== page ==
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Surety Corner: Why is my surety broker asking for so much information?

Surety Corner: Why is my surety broker asking for so much information?

All contractors, regardless of size, history and class are required to provide certain “reporting” to their surety partner on a regular basis. This can vary between quarterly, semi-annually and annual reporting. We understand these requests, especially when required quarterly, can seem onerous and you may have asked yourself, “Why is this relevant and what is the purpose of these items being requested?”

What is important to remember is that your surety company and your broker are partners to your business and ultimately have the same desires as you – timely and profitable completion of contracts that you have taken on.

In this instalment of Surety Corner, we will review some of the most common items a surety broker will request from a contractor and look behind the veil as to why they are required:

 

Copies of contracts, schedules and budget breakdowns

Let’s start at the foundation of what a surety relationship is – it is a guarantee that you will perform your obligations under the contract that is being bonded. If you were to guarantee something on someone else’s behalf, it would be diligent to understand exactly what it is you are guaranteeing. That is exactly why your broker wants to understand the contract, scheduling and how you arrived at your pricing.

Not only does this help keep the broker informed, but it is to the contractors benefit as well. Sureties and brokers review endless amounts of contracts on behalf of their clients and are often able to point out onerous terms that are not easily spotted.

When it comes to reviewing pricing breakdowns, the broker is not looking to scrutinize each line item. Rather, they are looking to see a breakdown of materials, labour, equipment and profit to further understand the job and share any market intel they can to function as an important business partner.

 

Financial statements

A broker wants to assist in the review of a contractor’s financial position in order to ensure they have the cashflow and financial wherewithal to manage a contract successfully. Regardless of the sophistication, skill and experience of a contractor, there are numerous challenges a contractor could face over the course of a job that will require strong cashflow, working capital and equity to endure. Depending on the nature of the contractor’s operations, different areas of the balance sheet and income statement are focused on to ensure the specific needs of the business are being met.

 

Work on hand statements

Firstly, what is a work on hand statement? This is a breakdown of contracts on the go, each broken down by:

  • Contract price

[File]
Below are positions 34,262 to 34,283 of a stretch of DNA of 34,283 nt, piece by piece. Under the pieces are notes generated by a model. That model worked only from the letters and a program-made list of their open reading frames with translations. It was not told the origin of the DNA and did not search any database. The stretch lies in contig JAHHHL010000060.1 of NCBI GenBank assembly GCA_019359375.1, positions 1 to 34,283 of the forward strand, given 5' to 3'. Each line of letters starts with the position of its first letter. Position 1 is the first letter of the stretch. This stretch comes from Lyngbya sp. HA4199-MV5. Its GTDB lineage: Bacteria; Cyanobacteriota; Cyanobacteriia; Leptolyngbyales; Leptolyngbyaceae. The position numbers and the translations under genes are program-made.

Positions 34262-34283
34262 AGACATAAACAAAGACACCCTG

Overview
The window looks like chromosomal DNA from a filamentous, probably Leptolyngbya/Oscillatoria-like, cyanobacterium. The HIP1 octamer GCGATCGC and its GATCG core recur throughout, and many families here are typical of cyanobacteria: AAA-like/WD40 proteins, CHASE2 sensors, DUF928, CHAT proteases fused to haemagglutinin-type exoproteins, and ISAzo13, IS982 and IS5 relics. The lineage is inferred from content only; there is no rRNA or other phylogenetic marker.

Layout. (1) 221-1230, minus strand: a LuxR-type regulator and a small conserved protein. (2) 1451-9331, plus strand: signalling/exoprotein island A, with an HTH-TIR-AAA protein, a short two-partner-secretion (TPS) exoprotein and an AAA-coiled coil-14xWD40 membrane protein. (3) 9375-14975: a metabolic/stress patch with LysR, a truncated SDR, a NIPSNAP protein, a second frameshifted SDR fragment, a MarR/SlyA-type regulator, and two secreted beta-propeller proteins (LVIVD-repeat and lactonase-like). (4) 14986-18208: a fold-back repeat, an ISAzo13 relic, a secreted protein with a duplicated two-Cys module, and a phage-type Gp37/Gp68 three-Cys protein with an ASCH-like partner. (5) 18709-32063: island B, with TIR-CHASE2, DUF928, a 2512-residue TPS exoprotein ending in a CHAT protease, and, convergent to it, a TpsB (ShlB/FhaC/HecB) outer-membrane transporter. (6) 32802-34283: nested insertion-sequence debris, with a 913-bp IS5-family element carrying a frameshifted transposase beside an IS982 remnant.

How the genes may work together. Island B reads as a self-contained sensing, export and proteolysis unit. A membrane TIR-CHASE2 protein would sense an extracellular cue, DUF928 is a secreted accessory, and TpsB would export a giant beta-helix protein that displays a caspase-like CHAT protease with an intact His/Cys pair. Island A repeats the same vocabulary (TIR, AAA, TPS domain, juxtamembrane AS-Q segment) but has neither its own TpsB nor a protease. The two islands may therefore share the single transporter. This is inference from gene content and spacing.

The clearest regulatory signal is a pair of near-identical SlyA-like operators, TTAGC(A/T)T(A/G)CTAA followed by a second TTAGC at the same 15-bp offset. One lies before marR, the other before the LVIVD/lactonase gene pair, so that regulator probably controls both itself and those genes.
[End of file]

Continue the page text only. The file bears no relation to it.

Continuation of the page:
• Amount billed to date
  • Total costs to date
  • Total costs remaining (estimate)

While the balance sheet and income statement noted above tell your broker how you performed in the past, the work on hand statement helps predict the success of a contractor in the future. By assessing the profitability of contracts on the go, a broker can help you predict a future cashflow challenge or even identify profit fade over the course of the job to improve estimating in the future. On the flip side, if you are expecting a banner year and would like credit for it, the work on hand statement can show that to your broker before it fully transpires.

 

Personal net worth forms of business owner(s)

This form is typically received in concert with the above noted forms to supplement the information gathered at the corporate level. Your broker simply wants to understand what resources are available to you that aren’t captured by a corporate set of financials. In cases where a contractor is new to bonding, they may have been removing profits from the business for the last 10 years and the balance sheet will look bare. That being said, if the owner of the business is sitting on a healthy cash balance personally, certain credit can be given and support can be structured with that in mind.

For a growing contractor with established bonding and healthy corporate financials, a personal net worth form is often still requested as this information forms the overall picture of a contractor’s financials.

 

Bank terms and conditions letter for operating line

The request of this item is often questioned: “What does this have to do with my bonding?”

There are a few reasons:

  • When assessing cashflow, the terms of your operating line will allow your broker to understand whether relief is available to finance slow accounts receivable turnover or cost overruns.
  • Your broker seeks to understand what covenants the bank has put in place to ensure any suggestions your broker makes is in line with lender expectations and does not interfere with existing relationships.
  • Your broker also seeks to understand what the bank has taken as security to guarantee the line of credit so that they are consistent in their approach as well.

In short, the request for this document gives your broker a better understanding of another very important relationship to their clients – their banking relationship.

Ultimately, your broker seeks to be a partner in your business. Like any relationship, transparency and open communication allows for all parties to put their best foot forward in supporting each other.

Andrew Cartwright is the vice-president of surety for FCA Insurance. Cartwright recently joined FCA after a decade long tenure as RVP for a large national surety company. Matt Manol is the manager of surety for FCA Insurance. Manol recently joined FCA after spending his last six years underwriting contract and commercial surety products for a large national surety company. Send comments and column ideas to editor@dailycommercialnews.com

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